Monday, April 19, 2010
The Arduin Grimoire As ODnD Supplement
Reading and reviewing Dragons at Dawn led me to reminisce about another rule set, that also held itself out as a complete game system, but was really best used as a supplement to original Dungeons and Dragons. That other rule set, is, of course, The Arduin Grimoire.
Much (but not enough) has been said about The Arduin Grimoire. Authored by Dave Hargrave, who sadly passed away in 1988 (at the age of 42), the first three Arduin Grimoires were published in 1977 and 1978, some three years after the release of original Dungeons and Dragons. Like Dragons at Dawn, the Arduin Grimoire provided a myriad of alternate and supplementary rules and campaign suggestions, but Arduin was infinitely more extensive and table-laden. The first three Grimoires -- The Arduin Grimoire, Welcome to Skull Tower, and The Runes of Doom -- were nearly 100 pages each: the later six Arduin volumes were even longer.
But unlike Dragons at Dawn, the Arduin Grimoire (at least the books I have had access to) was, to put it politely, of uneven quality. For every blinding insight or brilliant suggestion, you would encounter some text equally execrable. But Hargrave never gave up on even his ugliest creations, often pleading with his readers to give his ideas a try, as it was only in the crucible of a role-playing campaign that the true value of his creations would be revealed.
Although this set of books was, and still is, passed off as a complete game system, it was born from Dave Hargrave's experience running original Dungeons and Dragons. It could be said, then, that The Arduin Grimoire is an example of OD&D house-ruling run-amok. A train-wreck perhaps, but a glorious one! While much of his material was largely derivative, there were some unique inventions sprinkled throughout his works, enough that many gamers considered his Arduin Grimoire to be part of the OD&D canon. TSR was not impressed with how close Hargrave hewed to their intellectual property, including explicit mentions to OD&D in his rulebooks, and famously slapped a cease & desist order on him. That resulted in the removal of any mentions of D&D in The Arduin Grimoire, although it probably did little to dampen its' sales. In some cases he simply whited out references to Dungeons and Dragons in his books, replacing those references with phrases such as "most often used ruleset".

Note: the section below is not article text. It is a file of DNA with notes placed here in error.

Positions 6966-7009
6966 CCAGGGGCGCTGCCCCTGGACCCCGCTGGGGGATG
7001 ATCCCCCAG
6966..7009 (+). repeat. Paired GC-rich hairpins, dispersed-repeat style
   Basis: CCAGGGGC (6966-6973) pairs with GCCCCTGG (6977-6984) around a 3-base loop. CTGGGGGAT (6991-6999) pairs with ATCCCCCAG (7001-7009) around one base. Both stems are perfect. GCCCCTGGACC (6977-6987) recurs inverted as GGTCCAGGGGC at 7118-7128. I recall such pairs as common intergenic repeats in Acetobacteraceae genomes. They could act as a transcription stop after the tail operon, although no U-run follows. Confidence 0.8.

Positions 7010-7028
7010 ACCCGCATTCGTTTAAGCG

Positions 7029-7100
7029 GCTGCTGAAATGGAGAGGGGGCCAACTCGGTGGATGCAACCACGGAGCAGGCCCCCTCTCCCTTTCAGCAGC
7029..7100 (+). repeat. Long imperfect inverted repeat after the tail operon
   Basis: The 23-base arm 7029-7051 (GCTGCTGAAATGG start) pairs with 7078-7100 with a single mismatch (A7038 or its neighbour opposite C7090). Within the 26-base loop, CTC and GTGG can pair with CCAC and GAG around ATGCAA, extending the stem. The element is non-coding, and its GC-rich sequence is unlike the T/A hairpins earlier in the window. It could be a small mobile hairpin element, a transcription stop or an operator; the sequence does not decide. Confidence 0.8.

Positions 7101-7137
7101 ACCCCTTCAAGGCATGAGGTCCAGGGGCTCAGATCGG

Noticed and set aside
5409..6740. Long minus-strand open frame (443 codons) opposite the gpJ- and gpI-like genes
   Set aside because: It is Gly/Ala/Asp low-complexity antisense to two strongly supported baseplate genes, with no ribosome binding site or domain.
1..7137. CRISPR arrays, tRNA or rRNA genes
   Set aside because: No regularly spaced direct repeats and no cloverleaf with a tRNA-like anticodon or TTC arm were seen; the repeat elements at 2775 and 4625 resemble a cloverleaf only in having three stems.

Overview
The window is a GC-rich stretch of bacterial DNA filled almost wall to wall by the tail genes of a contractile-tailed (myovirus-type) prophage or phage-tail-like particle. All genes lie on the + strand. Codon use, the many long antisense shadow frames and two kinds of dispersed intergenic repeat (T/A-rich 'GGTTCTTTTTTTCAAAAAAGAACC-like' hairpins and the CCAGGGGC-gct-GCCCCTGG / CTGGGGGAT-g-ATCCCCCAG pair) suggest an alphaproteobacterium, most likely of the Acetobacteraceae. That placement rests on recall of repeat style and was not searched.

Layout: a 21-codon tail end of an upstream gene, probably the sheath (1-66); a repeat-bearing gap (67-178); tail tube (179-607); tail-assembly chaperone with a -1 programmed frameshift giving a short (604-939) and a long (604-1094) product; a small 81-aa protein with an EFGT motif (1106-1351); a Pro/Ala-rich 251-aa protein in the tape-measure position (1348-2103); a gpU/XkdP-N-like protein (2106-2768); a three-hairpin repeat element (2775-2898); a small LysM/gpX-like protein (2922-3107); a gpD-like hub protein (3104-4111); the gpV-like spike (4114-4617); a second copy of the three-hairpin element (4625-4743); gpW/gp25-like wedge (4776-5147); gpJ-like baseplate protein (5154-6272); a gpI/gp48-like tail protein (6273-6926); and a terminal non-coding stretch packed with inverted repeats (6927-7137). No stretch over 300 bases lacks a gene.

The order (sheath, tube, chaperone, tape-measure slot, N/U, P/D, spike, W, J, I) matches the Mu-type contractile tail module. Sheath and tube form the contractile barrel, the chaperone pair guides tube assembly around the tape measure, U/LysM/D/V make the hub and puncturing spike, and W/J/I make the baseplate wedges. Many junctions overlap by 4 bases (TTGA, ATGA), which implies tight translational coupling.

The 12 black & white illustrations for the first Arduin Grimoire volume were created by Greg Espinoza and Michio Okimura. The above Greg Espinoza illustration appears on the back cover of the original Arduin Grimoire. I love Greg Espinoza's illustrations: there is a darkness, energy, and tension to them, absent from much of the modern art being produced for more recent versions of ye aulde game. The female in the above illustration first appeared top-less: even the intransigent Dave Hargrave was cowed into covering her nakedness in his subsequent, censored editions. As for the fighter in the background, opening the chest of treasure, he was reportedly modelled after Clint Eastwood.
And in case you doubt my objectivity with regards Arduin, I am happy to quote from someone else that you may, given the circumstances, feel has little to gain from extolling Arduin's virtues and vices. Jonathan Tweet had this to say about Arduin:
"Arduin's appeal isn't in its elegance, its comprehensiveness, its game balance, or its presentation. It's the author's enthusiasm that counts. Hargrave loved running his Arduin campaign, and the books read like the campaign notes of a manic DM. He often refers to his own campaign and how he makes rulings, runs combat, handles treasure, etc. Hargrave's enthusiasm is contagious.
The good folks of Emperor's Choice have reprinted the Arduin trilogy, so this piece of RPG history is available again. They've reprinted a later edition from 1981 or so. It has references to Dungeons & Dragons edited out, and it has better art than the original. (The bare-breasted woman on the back cover, however, got a leather bra for the second edition.)"